Directions, Visiting Policy, Offender Programs
Located 22 miles from Boston in the City of Framingham and founded in 1976 with an original population of twenty-five inmates, South Middlesex Correctional Center is a two-hundred bed facility for minimum status and prerelease female inmates within the Department of Correction. Originally a facility for inmates with Prerelease status, SMCC occupied the Hodder House, now a part of MCI-Framingham. In August of 1981, the institution transferred to its current location. In 1990, a new wing was added, and the institution was able to incorporate a minimum unit within it's operations. The mission of South Middlesex has always been one that seeks to protect the public from criminal offenders, while providing inmates with rehabilitative opportunities that will aid in their return to society.
On July 1, 2002 South Middlesex Correctional Center's population became all female. South Middlesex Correctional Center consists of one large three-story building with a basement. The first floor consists of administrative offices, while the second and third floors are used as inmate living quarters. Most of these rooms are double occupancy, with some additional rooms that are either used as singles or house several women. As a Minimum Security and Prerelease facility, SMCC is not within a secure perimeter and there are no lock-in cells.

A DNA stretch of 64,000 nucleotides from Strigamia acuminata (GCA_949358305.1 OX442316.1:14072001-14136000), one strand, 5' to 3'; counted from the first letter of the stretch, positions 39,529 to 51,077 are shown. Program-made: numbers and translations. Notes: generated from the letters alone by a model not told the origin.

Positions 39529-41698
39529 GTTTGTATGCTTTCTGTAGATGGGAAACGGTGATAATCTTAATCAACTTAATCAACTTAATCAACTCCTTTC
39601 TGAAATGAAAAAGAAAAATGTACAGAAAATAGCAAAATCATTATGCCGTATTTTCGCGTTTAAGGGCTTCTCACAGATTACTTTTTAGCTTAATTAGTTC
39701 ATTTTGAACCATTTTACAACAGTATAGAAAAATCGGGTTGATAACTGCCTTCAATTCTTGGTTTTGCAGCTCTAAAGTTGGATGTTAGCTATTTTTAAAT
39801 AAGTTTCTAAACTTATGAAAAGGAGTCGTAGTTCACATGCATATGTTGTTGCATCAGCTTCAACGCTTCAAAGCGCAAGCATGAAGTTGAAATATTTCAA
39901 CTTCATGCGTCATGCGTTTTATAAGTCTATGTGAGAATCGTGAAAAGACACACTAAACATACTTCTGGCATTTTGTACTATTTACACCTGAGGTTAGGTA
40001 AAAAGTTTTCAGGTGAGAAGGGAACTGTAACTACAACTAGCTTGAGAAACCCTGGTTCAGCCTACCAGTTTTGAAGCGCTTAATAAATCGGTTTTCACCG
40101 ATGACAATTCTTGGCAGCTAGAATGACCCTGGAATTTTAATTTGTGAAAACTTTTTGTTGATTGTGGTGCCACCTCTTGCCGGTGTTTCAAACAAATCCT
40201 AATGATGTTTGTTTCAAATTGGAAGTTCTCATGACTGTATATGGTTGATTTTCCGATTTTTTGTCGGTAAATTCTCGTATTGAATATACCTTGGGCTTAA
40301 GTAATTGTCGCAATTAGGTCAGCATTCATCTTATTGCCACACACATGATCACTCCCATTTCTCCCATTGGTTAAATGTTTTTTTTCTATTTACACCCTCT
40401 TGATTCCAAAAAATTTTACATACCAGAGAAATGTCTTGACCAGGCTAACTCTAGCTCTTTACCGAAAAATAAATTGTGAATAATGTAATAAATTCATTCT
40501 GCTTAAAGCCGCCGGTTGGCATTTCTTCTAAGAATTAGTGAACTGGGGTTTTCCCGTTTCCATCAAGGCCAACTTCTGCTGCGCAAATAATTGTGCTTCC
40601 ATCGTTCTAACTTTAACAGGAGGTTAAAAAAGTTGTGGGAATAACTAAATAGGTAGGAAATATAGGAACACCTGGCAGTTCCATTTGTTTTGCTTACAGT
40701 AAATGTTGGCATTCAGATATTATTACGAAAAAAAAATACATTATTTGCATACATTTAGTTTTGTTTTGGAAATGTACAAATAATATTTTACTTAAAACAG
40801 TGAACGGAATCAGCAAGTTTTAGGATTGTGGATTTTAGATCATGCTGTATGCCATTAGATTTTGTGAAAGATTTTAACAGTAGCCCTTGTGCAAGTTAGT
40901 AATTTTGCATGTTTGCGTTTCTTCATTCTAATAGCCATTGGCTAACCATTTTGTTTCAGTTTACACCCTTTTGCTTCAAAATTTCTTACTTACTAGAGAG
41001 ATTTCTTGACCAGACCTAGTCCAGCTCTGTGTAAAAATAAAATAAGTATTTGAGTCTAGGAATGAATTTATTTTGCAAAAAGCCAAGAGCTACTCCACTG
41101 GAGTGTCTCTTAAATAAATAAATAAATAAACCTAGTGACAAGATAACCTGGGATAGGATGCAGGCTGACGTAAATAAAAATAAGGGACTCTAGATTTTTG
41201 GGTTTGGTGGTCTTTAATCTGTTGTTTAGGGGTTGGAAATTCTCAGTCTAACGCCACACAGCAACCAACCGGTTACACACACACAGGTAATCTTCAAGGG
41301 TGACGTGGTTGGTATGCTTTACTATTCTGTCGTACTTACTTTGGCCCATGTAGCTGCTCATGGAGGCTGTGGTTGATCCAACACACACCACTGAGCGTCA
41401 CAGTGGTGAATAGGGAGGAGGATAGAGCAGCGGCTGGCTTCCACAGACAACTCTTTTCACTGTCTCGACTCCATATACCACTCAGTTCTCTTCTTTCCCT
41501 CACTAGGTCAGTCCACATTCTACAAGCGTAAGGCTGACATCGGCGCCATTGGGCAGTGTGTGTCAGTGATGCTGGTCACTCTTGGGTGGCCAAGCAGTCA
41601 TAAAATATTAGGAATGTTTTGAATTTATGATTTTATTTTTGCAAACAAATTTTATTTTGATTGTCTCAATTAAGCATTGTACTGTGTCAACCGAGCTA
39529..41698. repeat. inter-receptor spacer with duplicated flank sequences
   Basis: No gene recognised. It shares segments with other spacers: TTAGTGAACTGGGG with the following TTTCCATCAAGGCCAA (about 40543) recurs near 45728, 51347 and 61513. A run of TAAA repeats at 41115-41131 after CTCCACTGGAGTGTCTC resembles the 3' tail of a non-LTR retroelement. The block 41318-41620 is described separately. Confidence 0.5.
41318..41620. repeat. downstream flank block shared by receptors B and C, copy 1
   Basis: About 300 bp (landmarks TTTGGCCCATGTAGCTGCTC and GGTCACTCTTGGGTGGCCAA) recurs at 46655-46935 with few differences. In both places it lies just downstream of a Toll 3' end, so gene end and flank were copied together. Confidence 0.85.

The work release inmate population at South Middlesex Correctional Center hold jobs within the surrounding community, and those workers are paid an average wage of $7 per hour. Many of the employment opportunities are offered by area fast food restaurants. In turn, these inmates contribute 15% of their earnings to the Commonwealth of Massachusetts General Fund in order to help offset the cost of room and board. Minimum status inmates work within the institution as cooks, janitors, or carpenters, or in the community under direct staff supervision for a stipend of $3 per day.